Kitchen Counter Economics Rotating Header Image

Ottoman Finish Part 2

Welcome back Ottoman Peoples!!! We are literally at the 11th hour on this project, so fasten your seat belts, put your tray tables in their upright positions, and prepare yourselves for the rather accelerated zoom to the finish line on this project. This part is took literally about an hour and part of that was just finding the wire cutters.

Seriously.

Tools you will need at this point:
Wire cutters
4 ‘Cover your own’ button forms – the ones I’m using here are the biggest I could find, which were about 1.75″ across. I think there may be sources over the internet which have larger ones
Fabric to cover the button forms.
Wire – I’m using, frankly, wire for electrical fences, but you are looking for something that is rather stiff. A thin wire coat hanger from the cleaners might work, or something a little bit smaller in diameter but you want something stiff. Not picture hanging wire.
Staple gun

So, we have several jobs we need to do at this point to finish this up:
1) Neatly secure the bottom hem of the upholstery fabric over the bottom edge.
2) Cover the button forms
3) Secure the covered buttons through the holes that we drilled in the wood side pieces of the ottoman before we started padding and upholstering.
4) Put on the feet.

First, I’d like to wander down the ‘designer’s lane’ here with a short discussion about the buttons. Why did I make the buttons in a contrasting fabric? Actually, it has nothing to do with the fact that I made the cording on the top contrasting – that decision was actually made AFTER I made the decision about the buttons. Tufting with buttons works visually a couple of ways: first, if you are using a plain colored fabric with no figures or texture, then it is very architectural and neat. If you have a figured material and you match the figured material, then the button will tend to totally disappear into the upholstery fabric and the whole point of tufting will be lost. This is the reason why I decided from the get-go to make the buttons from a plain, but contrasting fabric, since I was using plaid upholstery fabric.

Second, I’m NOT going to go through the whole ‘how to cover your own buttons’ exercise here. There are plenty of good demos on the internet and seriously, with button forms this large, covering them is a breeze.

So, back to our list of tasks: Securing the bottom hem over the bottom edge of the frame with your staple gun. I’ll refer you to the photo at the top. As you can see, the edge is folded – you are not securing a raw fabric edge here. You’ll need to flip the ottoman over on its top to work over the bottom edge easily. Starting at the center of a side (any side at all), grip the edge of the fabric and pull it tightly up to the bottom edge (remember, we want all of this upholstery ‘tight as a drum’ and since we’ve already sewn and secured the top edge, it’s safe to pull the fabric tightly). As you pull it over the bottom edge, fold the raw edge over so that the fold just meets the inside edge of the wood and secure that with a staple. Then, move about 3″ to the right and do the same there; then move to the left of the center and do the same thing there. Repeat this, right then left securing until you get to the corners, and repeat what you did with the top: Fold over the hem and pull tightly right across the pointed edge of the corner and secure – then secure the fabric to its right and to it’s left to make a neat corner.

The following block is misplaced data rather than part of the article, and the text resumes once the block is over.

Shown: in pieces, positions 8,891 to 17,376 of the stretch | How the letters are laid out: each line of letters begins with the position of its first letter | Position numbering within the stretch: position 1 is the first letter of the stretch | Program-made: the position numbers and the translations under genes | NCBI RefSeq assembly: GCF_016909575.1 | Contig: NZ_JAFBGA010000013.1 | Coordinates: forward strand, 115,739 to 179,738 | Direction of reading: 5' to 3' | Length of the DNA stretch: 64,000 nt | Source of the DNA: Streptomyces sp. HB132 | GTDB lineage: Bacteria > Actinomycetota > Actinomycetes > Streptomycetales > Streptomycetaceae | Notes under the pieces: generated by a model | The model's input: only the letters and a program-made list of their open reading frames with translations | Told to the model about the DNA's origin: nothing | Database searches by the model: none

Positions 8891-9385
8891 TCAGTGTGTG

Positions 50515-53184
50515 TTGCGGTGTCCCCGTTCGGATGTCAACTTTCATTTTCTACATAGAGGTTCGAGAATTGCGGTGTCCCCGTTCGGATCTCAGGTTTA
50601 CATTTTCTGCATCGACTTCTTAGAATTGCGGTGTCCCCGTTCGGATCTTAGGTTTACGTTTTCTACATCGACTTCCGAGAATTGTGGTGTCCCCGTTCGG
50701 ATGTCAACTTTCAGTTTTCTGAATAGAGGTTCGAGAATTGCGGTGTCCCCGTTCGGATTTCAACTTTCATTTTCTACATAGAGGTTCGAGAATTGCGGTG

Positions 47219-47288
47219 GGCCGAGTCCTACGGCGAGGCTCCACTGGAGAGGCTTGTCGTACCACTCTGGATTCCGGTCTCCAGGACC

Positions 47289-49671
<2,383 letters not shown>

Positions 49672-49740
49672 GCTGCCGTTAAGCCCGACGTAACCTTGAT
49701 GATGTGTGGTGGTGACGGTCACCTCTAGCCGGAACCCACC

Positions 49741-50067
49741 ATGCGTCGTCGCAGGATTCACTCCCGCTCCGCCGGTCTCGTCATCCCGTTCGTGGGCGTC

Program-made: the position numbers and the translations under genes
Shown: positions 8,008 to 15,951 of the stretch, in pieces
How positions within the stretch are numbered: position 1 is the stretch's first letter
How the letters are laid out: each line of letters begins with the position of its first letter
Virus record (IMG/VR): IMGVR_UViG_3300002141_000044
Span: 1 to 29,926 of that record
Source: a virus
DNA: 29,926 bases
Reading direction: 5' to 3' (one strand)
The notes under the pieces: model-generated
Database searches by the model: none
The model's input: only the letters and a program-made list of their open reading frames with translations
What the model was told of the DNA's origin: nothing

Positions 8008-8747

Repeat this process for the other three sides.

Tufting:
As you can see from the photo, the ‘cover your own buttons’ form, when it’s done, has a wire loop on the underside. This is what is going to enable us to get this secured. Also in the picture, you see a piece of wire that is about 6-7″ long. Here is how I got this done:
1) Take the wire, which has sharp ends, and FROM THE INSIDE OF THE BOX, poke one end through the hole we drilled to the outside, through the padding and the upholstery fabric. If the padding and the fabric are not cooperative, or the hole seems a little bit not clear, take a wood screw and screw it, from the inside, to the outside to make the hole bigger. Once you poke the wire to the outside through that hole, you will have a little hole with a little piece of the padding poking out. This is more than OK – this is your mark for getting the button back in.

Pull out your piece of wire and fold it, more or less in the middle. String the wire through the wire loop on the back (see the photo here?), and then, with your wire cutters, use the jaws to squeeze the wires together close to the button. This will make the two sharp ends of the wire come together. Put those two ends through the little hole you made before (the one with the little piece of padding sticking out at your) and carefully push and finagle them through the hole you drilled to the inside. This should be relatively easy but if it is NOT, then pull out the wire and using that wood screw again, screw THAT into the hole from the outside, through the upholstery, to make the hole bigger on the side closest to you. Trust me, this does work – I had to do it on two of the sides.

Once you get the wires to the inside (see photo), pull them through – pushing the button from the outside of the upholstery fabric as hard as you can. Then, twist the wire ends (the ones on the inside of the wood) around one another (use the jaws on your wire cutters), cut the ends off shorter – like about an inch apiece – and then hammer the ends flat against the back side of the wood. This, believe it or not, will hold them against the wood and will keep the button secured on the outside, even under the pressure that you put on it.

/Finally, screw the feet into the triangular plates at the corners, flip the ottoman over and you … are…done!!!

How exciting is THAT? Very.

Blog Widget by LinkWithin

Comments are closed.

Bad Behavior has blocked 542 access attempts in the last 7 days.